So we return to the question that a textualist (or more correctly, an original meaning textualist) like Scalia would ask: Were the words of the Fourteenth Amendment fairly understood at the time of their adoption to prohibit democratically elected legislatures from race conscious remedial relief? The answer is quite clearly no. The best evidence of this understanding is what the Congress that passed the Fourteenth Amendment actually did, not what their secret intentions were. They passed a whole slew of relief acts for "colored" people, both former slaves and free blacks. Many of those concerned special educational benefits for blacks.

At best, one might make a distinction between what Congress might do and what the states might do. That would mean that Adarand is wrongly decided, and the federal government today could engage in race conscious affirmative action. However, if one believes that the privileges or immunities of national citizenship bind Congress as well as the states (otherwise, why would they be privileges or immunities of *national* citizenship?) then the same rules would apply to the states as to the federal government. That means Croson is also wrongly decided.

Finally, one might try to get around this fairly convincing evidence of the public meaning of the Amendment's words by insisting that what Congress did was actually consistent with the distinction between civil, political and social equality. What Congress did was not a matter of civil equality, but a matter of social equality-- giving special welfare and educational benefts to blacks involve issues of social, not civil equality. I myself don't buy this interpretation, but let's accept it for the moment and consider its logical consequences. If the argument is correct, why doesn't the civil/political/social distinction apply equally in our own time? After all, if one is concerned with what the words of the Fourteenth Amendment were fairly understood to mean at the time they were adopted, the words "privileges and immunities" and "equal protection" *meant* civil equality, not political or social. They were meant, and were generally understood to mean, that civil, and not political or social equality was guaranteed by the Amendment. They should mean today what they meant then, at least to someone like Scalia. Under that reading, then what Michigan is doing is also not a matter of civil equality, and is therefore untouched by the Fourteenth Amendment's prohibitions.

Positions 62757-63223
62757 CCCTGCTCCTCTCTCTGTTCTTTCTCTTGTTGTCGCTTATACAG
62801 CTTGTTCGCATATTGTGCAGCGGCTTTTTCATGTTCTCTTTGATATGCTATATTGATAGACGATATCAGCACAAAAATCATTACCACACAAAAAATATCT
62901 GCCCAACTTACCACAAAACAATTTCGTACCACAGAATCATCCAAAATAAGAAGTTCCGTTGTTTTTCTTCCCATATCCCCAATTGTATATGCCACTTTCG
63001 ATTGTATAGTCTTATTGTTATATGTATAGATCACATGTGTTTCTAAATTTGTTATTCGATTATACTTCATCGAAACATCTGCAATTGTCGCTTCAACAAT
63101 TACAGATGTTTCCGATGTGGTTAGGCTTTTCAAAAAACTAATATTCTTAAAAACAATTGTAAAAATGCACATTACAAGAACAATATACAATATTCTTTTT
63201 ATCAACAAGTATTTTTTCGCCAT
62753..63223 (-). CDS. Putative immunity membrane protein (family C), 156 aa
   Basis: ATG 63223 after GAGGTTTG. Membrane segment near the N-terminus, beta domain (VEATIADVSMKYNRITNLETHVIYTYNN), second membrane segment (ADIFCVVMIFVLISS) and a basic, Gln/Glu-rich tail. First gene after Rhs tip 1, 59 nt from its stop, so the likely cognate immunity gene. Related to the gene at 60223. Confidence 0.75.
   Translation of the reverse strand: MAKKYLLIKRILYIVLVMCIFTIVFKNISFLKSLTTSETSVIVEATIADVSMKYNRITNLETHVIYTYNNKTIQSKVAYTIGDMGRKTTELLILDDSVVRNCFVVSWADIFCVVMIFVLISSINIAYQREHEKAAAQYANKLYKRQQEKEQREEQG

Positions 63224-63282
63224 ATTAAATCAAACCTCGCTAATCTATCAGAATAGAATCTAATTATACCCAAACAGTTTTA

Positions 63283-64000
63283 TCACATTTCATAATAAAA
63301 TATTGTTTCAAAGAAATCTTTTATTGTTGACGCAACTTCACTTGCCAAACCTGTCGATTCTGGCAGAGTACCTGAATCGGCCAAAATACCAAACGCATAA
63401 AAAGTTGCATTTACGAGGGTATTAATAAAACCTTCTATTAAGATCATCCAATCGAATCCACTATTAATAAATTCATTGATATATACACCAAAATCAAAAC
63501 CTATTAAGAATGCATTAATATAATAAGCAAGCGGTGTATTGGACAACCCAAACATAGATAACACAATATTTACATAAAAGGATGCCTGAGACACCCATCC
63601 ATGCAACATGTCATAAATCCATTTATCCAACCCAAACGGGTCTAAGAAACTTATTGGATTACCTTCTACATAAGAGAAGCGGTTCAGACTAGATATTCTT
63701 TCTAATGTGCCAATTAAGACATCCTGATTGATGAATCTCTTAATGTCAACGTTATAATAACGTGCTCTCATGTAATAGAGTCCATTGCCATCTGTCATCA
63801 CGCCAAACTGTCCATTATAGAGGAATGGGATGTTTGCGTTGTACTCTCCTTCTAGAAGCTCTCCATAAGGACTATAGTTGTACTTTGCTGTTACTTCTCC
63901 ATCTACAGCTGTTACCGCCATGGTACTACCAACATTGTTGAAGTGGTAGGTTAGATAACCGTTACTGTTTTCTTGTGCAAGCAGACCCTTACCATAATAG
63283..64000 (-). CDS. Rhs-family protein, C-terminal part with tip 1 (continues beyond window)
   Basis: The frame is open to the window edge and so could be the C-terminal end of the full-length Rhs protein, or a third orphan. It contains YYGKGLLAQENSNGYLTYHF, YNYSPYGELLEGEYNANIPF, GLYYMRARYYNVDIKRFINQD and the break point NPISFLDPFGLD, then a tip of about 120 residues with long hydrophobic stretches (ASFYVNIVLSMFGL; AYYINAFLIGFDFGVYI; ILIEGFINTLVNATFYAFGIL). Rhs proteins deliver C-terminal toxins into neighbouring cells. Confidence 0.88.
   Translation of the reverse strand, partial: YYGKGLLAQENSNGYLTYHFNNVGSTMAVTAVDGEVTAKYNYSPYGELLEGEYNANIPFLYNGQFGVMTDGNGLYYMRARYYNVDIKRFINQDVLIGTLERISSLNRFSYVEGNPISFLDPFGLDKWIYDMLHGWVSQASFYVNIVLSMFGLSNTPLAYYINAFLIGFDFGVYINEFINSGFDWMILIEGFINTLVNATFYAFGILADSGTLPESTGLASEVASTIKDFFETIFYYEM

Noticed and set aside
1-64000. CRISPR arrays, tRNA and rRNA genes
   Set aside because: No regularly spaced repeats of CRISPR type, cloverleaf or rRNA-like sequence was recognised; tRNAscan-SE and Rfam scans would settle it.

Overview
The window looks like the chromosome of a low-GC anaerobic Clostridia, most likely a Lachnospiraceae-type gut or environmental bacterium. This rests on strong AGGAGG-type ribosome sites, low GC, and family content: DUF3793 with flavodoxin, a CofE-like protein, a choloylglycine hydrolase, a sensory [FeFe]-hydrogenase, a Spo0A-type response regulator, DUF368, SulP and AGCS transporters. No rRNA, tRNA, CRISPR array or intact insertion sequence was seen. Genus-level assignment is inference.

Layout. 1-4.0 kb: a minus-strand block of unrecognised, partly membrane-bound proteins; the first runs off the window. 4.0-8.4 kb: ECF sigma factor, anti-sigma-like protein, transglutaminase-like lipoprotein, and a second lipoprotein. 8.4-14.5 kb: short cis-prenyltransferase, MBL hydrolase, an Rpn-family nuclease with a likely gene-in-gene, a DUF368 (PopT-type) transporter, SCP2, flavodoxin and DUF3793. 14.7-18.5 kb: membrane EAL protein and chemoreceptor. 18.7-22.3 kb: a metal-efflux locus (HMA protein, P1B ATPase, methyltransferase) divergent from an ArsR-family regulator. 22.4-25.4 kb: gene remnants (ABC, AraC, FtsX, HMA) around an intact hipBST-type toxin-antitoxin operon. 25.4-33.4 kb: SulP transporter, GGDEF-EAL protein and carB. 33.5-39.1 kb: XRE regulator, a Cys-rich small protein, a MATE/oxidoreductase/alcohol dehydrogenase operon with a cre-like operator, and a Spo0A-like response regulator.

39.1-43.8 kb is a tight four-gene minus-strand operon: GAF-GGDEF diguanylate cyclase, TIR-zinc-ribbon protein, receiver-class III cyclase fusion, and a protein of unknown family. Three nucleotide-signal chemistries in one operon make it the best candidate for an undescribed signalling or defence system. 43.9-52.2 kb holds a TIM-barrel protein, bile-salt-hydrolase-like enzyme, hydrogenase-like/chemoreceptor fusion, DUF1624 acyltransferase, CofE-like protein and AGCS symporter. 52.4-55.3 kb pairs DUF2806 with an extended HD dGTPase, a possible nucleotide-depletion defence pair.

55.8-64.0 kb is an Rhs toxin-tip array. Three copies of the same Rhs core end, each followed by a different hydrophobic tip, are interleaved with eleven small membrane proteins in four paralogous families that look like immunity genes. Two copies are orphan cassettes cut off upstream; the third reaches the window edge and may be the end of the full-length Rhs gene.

Again, I await Scalia's opinion in the Michigan case with great interest.

Tuesday, March 18, 2003


Antonin Scalia Declares Affirmative Action Constitutional

Well, at least that seems to follow from this speech reported by the Associated Press (via Howard Bashman):

Supreme Court Justice Antonin Scalia on Monday said he can only interpret the Constitution as it was written and not factor in the time it was written when ruling on issues such as affirmative action.

Scalia said during a speech at the University of Toledo he can't dismiss the Constitution "and say it's the work of old, dead white males."

"The only power I have as a federal judge, I derive through that of the Constitution," he said.

As I've pointed out in a previous post, the Congress that framed the 14th Amendment did not believe in the colorblindness principle, and, moreover, it engaged in a host of race conscious remedial measures that would not pass muster under the Court's existing strict scrutiny doctrines. If I read Scalia right, I'm afraid all these doctrines will have to go out the window, including the decisions in Croson and Adarand in which Scalia himself joined.